The Defendants initially asserted that Aronoff lacked the qualifications to serve as an expert. They argued that Aronoff’s background did not include any relevant experience in sports or sports management, he was not an economist, and had no prior involvement in antitrust litigation before this assignment. Despite Aronoff’s claim of expertise in compliance programs, the Defendants contended that his opinions were not directly linked to those programs but merely suggested potential remedies such as forbidding Varsity and/or USASF from engaging in practices complained about by the Plaintiffs or other proffered experts. In contrast, the Indirect Purchasers argued that Aronoff’s extensive curriculum vitae demonstrated his experience and expertise in corporate governance and compliance within large and complex business organizations. The Court ultimately determined that Aronoff’s background in corporate governance and compliance qualified him to provide testimony on the topic.

The Defendants contended that the majority of Aronoff’s reports constituted a “factual narrative” devoid of any technical or scientific conclusions. In response, the Indirect Purchasers argued that Aronoff’s report not only presented historical facts but also provided context and analysis, making it admissible as expert testimony. The Court, citing cases such as Highland Capital Mgmt., LP v. Schneider, 379 F. Supp. 2d 461, 469 and Tillman v. C.R. Bard, Inc., 96 F. Supp. 3d 1307, 1330 emphasized that expert testimony should not be solely for constructing a factual narrative based on record evidence, as such evidence could be appropriately presented through percipient witnesses and documentary evidence. However, an expert, like Aronoff, was allowed to articulate the “factual underpinning” on which his opinions were based, distinguishing it from a mere recitation of facts.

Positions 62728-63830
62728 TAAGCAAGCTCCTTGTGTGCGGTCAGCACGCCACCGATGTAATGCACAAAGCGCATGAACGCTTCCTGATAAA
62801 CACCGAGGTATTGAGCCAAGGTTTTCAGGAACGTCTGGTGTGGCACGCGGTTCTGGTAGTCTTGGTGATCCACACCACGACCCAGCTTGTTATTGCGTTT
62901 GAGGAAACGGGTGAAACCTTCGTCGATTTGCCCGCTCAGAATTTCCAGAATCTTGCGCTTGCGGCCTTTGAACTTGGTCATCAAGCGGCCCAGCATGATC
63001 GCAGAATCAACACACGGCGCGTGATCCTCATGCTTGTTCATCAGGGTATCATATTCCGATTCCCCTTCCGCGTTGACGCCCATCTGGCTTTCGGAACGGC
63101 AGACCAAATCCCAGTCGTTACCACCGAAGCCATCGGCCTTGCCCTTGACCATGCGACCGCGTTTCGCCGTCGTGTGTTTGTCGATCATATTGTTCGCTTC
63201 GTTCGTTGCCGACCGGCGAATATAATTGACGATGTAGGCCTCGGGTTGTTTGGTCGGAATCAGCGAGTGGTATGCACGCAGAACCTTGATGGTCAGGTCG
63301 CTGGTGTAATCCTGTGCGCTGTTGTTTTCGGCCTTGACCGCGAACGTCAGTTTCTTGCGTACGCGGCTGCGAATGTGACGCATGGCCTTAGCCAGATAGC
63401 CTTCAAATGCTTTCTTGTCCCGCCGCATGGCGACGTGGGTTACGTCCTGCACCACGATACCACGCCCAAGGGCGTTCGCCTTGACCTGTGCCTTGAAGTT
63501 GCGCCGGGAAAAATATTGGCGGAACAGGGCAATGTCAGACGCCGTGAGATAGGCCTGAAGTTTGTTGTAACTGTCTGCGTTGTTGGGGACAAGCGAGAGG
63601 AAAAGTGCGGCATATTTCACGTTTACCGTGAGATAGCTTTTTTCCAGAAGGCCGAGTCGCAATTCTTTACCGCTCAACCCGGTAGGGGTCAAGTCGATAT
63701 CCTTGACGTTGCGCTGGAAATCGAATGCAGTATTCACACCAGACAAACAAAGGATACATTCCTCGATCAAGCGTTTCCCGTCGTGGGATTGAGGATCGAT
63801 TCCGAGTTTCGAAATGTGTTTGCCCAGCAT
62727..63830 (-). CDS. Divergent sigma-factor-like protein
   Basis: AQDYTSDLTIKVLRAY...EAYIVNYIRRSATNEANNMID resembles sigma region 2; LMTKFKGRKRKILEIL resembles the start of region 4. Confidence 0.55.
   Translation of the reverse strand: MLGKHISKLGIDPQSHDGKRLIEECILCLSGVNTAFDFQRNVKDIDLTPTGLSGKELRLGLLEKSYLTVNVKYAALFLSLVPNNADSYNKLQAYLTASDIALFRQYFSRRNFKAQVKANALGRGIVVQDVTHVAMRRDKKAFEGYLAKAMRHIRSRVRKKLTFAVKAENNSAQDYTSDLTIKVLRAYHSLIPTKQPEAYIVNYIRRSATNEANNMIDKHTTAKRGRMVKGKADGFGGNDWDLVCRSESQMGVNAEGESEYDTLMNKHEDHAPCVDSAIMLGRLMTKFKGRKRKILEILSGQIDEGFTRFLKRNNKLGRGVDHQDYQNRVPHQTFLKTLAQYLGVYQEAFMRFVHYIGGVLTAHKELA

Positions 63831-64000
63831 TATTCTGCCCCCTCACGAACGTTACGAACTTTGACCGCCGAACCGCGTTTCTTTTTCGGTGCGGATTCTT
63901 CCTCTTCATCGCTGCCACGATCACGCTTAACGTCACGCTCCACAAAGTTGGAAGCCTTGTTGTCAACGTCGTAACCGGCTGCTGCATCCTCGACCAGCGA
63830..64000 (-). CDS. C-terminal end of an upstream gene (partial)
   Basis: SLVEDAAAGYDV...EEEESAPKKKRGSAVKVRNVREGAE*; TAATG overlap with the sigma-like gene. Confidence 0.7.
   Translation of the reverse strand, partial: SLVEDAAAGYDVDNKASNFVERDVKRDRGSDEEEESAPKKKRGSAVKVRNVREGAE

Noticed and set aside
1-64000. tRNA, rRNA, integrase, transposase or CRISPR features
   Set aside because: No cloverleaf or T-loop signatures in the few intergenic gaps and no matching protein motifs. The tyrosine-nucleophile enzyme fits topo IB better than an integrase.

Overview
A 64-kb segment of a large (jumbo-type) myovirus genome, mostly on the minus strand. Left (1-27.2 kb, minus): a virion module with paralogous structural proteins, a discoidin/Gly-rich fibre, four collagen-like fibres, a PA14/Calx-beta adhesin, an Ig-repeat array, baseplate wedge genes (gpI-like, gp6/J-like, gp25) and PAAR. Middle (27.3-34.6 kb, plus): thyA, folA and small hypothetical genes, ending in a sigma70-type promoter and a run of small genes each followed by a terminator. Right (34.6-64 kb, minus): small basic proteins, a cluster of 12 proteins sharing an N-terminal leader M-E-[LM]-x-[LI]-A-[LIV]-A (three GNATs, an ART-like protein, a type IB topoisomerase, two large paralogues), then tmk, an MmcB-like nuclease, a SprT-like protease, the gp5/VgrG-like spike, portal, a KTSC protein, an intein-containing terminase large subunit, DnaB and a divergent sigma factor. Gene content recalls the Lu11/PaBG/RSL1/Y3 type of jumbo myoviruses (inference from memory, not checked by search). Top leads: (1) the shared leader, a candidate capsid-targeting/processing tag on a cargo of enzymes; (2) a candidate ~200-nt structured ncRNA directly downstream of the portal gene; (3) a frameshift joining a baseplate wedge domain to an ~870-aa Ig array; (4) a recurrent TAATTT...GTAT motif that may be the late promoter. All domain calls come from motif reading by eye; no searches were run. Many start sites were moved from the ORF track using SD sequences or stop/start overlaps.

In the case, the Court noted that Aronoff’s opening report contained a section titled “Background,” constituting nineteen pages out of a total of forty-one. This section provided a comprehensive history of competitive cheer, detailed Varsity’s corporate and acquisition history, discussed Varsity’s interactions with governing bodies in competitive cheer, and outlined the ownership of Varsity by private equity firms. These facts were supported by footnotes to deposition testimony, documents, and Indirect Purchasers’ Complaint.

The Court determined that while this information might be appropriate when presented by fact witnesses or through documentary evidence, it was not relevant or necessary to contextualize or support Aronoff’s opinion testimony in his opening report regarding Varsity’s operational model. As a result, the Court excluded any testimony from Aronoff that intended to cover these factual details.